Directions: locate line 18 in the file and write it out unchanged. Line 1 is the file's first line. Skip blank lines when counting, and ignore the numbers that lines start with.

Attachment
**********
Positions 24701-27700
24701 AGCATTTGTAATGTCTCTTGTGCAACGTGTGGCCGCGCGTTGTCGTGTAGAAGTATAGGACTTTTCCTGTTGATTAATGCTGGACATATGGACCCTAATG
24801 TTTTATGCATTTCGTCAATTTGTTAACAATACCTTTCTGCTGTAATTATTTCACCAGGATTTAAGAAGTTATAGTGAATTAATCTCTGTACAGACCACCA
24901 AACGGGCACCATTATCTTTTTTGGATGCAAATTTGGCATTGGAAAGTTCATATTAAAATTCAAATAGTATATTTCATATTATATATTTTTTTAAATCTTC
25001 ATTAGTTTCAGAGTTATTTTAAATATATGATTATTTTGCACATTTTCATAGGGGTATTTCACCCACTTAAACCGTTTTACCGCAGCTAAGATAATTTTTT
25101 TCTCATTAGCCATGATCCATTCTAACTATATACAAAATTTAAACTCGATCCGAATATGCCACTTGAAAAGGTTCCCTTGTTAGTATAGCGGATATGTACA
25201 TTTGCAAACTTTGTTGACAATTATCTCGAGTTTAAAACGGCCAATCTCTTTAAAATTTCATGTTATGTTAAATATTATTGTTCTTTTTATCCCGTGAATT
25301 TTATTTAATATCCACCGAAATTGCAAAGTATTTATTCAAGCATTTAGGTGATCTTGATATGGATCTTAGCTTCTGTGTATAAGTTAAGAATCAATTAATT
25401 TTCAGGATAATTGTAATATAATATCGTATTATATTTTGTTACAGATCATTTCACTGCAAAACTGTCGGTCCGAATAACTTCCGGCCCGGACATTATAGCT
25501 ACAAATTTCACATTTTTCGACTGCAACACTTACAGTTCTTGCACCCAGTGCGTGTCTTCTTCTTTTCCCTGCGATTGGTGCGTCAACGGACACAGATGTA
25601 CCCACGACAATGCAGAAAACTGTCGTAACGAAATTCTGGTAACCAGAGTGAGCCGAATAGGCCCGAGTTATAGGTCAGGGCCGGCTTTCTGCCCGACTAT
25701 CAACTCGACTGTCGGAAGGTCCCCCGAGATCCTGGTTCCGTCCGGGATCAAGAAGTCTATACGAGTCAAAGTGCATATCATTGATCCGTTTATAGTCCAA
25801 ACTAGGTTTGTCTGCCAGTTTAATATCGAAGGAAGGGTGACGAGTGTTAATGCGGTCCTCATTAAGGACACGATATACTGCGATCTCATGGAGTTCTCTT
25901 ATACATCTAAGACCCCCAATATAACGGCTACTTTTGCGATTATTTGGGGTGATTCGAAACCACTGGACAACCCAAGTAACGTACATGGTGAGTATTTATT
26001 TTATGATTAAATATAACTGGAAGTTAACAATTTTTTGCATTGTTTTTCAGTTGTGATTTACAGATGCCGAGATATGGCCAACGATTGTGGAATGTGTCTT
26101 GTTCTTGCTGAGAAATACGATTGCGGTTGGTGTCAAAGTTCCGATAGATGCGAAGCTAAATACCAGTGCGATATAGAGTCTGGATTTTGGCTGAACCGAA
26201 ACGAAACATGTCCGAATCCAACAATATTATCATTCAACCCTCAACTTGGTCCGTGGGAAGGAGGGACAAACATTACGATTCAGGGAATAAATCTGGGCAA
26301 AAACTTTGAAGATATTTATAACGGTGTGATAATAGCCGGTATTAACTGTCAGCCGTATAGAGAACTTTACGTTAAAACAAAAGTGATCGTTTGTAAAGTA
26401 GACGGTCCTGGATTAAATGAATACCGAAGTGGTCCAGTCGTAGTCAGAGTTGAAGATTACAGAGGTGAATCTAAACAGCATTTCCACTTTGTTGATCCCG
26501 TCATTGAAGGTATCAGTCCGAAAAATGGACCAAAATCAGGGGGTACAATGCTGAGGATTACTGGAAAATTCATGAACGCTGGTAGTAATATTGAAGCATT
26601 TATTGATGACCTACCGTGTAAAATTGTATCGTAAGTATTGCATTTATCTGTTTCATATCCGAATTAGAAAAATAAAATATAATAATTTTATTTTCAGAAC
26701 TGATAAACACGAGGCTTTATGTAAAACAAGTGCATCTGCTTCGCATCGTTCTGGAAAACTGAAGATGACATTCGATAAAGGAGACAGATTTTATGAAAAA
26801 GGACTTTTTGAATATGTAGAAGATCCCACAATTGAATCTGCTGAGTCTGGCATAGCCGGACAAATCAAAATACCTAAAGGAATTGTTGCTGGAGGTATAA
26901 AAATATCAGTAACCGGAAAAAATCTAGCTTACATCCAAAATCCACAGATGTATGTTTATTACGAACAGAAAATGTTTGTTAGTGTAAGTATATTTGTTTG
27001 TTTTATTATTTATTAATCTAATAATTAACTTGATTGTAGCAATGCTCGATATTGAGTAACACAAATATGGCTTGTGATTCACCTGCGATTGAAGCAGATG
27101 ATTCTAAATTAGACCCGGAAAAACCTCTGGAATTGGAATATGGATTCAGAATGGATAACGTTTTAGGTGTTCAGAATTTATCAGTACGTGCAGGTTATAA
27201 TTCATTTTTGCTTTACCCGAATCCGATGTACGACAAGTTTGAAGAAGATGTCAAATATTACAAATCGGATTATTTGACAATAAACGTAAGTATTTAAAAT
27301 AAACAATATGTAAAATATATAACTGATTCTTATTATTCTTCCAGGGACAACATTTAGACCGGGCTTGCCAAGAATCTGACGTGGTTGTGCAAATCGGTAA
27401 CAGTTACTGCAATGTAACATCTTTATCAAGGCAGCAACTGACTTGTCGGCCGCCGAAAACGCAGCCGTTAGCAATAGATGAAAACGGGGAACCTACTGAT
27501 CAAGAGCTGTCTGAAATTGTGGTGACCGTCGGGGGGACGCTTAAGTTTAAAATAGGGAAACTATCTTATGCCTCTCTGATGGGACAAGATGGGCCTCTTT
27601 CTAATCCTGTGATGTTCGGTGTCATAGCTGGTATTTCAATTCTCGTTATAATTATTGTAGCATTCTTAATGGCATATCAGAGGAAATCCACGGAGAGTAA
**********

26301 AAACTTTGAAGATATTTATAACGGTGTGATAATAGCCGGTATTAACTGTCAGCCGTATAGAGAACTTTACGTTAAAACAAAAGTGATCGTTTGTAAAGTA